A Catholic healthcare clinic was in federal court today challenging a Colorado law that bans giving women a natural hormone to reverse the effects of the abortion pill.
In Bella Health and Wellness v. Weiser, Colorado agreed earlier this year not to enforce the law until three state licensing boards had implemented the regulations required by the statute. Now that these regulations have been issued—leaving Bella and its patients in jeopardy—Bella once again asked the court to protect its life-saving ministry to help women discontinue unwanted abortions.
Founded by Catholic mother and daughter nurse practitioners Dede Chism and Abby Sinnett, Bella offers life-affirming, dignified healthcare to men, women, and children. Like healthcare clinics across the nation, Bella offers progesterone—a naturally occurring hormone that is essential to the maintenance of a healthy pregnancy—to women at risk of miscarriage.
In some cases, progesterone has also been shown to maintain healthy pregnancies when women take the first drug in the two-step abortion pill process but then change their minds and decide to continue their pregnancies. Consistent with its religious mission to uphold the dignity of every life, Bella also offers progesterone to these women who seek help to keep their unborn children after taking the first abortion pill.
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“We founded Bella because we believe that the miracle of life is worth protecting at every stage and in every circumstance,” said Dede Chism and Abby Sinnett, cofounders of Bella Health and Wellness. “Under our care, mothers who choose life have access to a safe treatment that increases the chances they will give birth to healthy babies. I pray that we will be able to continue this life-saving ministry to women who come to us in need of help.”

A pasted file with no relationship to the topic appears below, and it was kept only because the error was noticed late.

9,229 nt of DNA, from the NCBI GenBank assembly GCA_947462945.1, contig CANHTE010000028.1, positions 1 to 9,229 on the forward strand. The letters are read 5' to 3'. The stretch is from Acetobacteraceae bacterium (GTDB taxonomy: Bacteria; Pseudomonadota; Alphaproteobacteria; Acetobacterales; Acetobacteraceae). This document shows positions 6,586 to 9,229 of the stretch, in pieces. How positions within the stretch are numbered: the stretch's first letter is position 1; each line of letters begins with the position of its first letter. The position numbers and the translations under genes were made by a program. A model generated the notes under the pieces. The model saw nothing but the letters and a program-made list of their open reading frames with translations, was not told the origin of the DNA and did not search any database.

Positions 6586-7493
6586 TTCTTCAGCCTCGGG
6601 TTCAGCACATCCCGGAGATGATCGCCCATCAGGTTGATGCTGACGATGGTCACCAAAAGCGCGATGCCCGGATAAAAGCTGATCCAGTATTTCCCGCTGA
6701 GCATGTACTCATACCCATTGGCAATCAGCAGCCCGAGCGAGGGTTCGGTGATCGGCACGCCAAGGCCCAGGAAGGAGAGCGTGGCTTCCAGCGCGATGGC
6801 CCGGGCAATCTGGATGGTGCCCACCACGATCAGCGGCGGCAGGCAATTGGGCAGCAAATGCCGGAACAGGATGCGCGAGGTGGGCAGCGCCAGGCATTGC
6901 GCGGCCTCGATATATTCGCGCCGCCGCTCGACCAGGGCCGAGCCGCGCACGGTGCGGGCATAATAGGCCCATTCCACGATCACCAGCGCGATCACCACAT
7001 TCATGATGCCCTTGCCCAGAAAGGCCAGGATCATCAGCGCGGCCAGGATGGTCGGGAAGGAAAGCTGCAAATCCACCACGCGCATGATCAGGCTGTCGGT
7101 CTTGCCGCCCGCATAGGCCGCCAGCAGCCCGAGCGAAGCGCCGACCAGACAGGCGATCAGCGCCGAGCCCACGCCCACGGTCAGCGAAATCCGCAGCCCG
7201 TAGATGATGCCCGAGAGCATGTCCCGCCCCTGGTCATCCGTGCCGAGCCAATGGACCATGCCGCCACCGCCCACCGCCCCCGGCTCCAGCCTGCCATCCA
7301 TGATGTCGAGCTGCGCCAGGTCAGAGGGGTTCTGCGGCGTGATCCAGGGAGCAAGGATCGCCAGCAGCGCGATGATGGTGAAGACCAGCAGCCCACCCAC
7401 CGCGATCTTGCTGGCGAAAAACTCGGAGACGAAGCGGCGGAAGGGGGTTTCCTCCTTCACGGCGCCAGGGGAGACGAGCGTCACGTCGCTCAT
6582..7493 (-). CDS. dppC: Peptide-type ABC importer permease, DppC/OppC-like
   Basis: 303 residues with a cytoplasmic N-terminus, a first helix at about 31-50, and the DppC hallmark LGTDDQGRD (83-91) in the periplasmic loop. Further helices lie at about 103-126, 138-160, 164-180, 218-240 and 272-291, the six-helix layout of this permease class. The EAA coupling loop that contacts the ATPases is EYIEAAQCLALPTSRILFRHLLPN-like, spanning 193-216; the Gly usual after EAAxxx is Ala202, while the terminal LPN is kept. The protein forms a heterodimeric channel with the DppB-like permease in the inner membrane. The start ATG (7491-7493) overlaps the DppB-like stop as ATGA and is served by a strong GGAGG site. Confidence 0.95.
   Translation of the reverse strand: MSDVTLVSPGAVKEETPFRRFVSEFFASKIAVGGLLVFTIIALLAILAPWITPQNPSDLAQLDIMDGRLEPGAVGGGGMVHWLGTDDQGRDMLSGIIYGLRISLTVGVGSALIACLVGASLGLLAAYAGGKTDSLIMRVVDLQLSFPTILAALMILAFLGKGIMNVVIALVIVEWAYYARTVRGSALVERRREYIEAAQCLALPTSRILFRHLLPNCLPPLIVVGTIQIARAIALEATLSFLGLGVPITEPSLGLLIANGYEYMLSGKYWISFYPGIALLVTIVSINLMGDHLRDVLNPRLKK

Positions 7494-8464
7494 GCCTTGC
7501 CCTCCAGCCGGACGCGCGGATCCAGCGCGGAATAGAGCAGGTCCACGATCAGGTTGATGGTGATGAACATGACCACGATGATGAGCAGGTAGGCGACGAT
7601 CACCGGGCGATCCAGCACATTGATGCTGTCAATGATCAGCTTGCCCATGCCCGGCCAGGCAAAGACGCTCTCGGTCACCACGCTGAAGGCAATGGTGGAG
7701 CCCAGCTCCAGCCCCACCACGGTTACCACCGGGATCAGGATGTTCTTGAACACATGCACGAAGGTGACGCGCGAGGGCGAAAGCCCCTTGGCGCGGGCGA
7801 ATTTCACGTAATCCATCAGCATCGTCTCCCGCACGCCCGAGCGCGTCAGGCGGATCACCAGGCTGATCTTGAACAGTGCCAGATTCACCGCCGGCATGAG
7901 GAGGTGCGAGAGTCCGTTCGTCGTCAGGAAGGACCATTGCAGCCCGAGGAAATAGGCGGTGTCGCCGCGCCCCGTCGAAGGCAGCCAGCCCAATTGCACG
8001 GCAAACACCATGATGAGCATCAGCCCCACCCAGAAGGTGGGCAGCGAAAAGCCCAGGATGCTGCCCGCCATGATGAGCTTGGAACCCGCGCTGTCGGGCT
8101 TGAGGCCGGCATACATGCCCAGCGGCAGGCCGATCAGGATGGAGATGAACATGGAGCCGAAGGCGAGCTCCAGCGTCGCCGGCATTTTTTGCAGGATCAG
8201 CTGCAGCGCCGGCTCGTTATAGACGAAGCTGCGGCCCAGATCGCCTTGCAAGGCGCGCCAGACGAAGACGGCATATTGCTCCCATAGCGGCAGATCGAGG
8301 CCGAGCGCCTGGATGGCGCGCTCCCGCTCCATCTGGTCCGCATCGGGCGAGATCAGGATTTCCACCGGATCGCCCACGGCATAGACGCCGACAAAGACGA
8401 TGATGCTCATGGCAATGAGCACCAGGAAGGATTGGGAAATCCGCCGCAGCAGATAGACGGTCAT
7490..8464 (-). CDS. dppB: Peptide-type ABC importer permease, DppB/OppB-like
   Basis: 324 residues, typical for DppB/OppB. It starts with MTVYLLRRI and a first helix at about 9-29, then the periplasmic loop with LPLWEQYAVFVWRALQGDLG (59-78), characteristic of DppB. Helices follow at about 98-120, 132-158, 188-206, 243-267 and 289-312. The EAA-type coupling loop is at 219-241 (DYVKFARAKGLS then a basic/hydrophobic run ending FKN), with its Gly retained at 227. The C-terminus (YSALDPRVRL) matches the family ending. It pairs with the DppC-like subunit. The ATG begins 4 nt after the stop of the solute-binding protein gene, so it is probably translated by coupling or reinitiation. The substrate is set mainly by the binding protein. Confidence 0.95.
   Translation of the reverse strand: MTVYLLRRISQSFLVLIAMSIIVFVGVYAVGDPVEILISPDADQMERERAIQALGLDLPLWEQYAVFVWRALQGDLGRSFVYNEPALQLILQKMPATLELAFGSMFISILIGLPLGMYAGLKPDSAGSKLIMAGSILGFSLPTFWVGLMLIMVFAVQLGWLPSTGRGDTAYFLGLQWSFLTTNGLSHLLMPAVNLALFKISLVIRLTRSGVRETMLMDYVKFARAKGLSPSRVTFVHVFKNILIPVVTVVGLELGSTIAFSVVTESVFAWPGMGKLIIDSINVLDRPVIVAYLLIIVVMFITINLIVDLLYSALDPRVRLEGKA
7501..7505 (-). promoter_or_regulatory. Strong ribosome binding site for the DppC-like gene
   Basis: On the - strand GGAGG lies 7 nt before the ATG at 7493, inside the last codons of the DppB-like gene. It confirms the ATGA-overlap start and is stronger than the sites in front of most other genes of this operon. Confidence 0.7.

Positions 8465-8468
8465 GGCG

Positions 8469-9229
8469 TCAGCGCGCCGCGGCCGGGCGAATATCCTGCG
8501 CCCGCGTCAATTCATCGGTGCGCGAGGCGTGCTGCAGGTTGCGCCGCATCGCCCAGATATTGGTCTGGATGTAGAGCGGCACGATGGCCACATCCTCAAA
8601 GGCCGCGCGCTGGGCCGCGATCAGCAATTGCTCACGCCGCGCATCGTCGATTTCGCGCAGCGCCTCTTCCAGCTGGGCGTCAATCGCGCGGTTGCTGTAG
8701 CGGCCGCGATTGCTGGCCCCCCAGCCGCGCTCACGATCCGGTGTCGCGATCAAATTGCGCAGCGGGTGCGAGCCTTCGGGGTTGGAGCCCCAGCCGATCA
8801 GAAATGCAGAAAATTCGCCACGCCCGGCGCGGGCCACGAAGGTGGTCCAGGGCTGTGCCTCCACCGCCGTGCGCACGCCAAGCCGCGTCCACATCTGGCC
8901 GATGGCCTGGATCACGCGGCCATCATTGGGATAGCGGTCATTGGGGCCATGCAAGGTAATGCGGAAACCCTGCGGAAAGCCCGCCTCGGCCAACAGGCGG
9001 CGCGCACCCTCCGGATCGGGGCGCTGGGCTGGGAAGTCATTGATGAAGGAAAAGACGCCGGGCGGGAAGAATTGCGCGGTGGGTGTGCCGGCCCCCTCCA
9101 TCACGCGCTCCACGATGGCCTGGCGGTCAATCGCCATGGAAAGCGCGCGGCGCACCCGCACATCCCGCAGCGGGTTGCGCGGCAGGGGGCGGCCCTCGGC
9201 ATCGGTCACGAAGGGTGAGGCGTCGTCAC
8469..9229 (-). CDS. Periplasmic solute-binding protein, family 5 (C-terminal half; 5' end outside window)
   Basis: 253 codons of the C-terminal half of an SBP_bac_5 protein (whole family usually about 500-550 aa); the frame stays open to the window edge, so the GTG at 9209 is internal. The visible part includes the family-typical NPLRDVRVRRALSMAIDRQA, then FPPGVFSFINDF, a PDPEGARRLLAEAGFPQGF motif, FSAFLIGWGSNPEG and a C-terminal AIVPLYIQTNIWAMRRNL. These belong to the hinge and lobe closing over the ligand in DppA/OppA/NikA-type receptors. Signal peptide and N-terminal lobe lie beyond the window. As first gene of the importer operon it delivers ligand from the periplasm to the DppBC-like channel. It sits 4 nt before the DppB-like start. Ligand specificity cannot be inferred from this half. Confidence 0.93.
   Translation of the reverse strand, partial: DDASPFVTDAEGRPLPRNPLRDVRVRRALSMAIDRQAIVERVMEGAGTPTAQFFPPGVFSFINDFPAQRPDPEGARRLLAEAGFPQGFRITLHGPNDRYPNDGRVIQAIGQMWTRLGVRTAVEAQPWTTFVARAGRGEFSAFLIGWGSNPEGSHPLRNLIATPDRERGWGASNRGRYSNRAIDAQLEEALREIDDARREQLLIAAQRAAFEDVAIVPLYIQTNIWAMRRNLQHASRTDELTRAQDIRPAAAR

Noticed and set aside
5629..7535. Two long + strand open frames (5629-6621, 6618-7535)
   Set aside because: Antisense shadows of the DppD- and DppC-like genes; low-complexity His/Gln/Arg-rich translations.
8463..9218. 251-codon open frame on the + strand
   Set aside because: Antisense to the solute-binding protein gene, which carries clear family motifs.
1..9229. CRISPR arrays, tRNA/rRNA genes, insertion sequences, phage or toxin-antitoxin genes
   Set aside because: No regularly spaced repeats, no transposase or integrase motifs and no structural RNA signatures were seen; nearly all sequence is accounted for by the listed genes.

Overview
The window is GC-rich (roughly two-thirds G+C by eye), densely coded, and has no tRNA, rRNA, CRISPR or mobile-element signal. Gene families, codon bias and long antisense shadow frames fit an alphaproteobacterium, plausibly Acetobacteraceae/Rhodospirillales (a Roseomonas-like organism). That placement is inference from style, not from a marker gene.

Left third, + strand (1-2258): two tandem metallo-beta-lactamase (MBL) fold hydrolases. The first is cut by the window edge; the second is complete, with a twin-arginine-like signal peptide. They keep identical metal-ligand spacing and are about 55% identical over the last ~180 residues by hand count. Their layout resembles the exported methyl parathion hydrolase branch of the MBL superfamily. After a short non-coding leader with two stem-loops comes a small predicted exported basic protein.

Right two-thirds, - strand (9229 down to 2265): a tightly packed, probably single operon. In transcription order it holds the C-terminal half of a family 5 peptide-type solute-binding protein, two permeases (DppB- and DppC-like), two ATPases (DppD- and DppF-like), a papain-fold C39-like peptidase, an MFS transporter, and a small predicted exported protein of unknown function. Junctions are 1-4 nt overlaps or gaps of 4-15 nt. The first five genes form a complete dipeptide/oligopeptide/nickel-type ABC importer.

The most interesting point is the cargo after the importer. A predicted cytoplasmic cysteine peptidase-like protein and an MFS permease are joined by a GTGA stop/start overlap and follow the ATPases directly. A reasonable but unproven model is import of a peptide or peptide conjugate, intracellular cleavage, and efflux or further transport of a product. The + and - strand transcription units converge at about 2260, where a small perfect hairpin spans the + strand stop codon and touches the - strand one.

Earlier this year, Colorado passed a law that targets pro-life clinics like Bella by making it unprofessional conduct to offer women progesterone when seeking to reverse the effects of the abortion pill. Bella asked a federal court to block the law and protect its ability to help pregnant women in need of life-saving care. In April, Colorado agreed to put the law on hold until three state medical boards weighed in on the safety of abortion pill reversal. During that time, Bella successfully helped multiple women continue their pregnancies, including one who recently gave birth to a healthy baby. However, despite evidence of progesterone’s safety and efficacy, the state has still banned it. As a result, providing progesterone to women who change their minds about abortion remains unprofessional conduct in Colorado—and Bella’s providers run the risk of losing their medical licenses and suffering crippling fines if they continue their ministry to women who seek their help.
“Colorado is forcing women to continue unwanted abortions and punishing the doctors who help them safely continue their pregnancies,” said Rebekah Ricketts, counsel at Becket. “It is outrageous and wrong for Colorado to deprive these women of their ability to choose life, and to ban faith-based clinics like Bella from serving them.”
A decision from the court is expected in the coming weeks.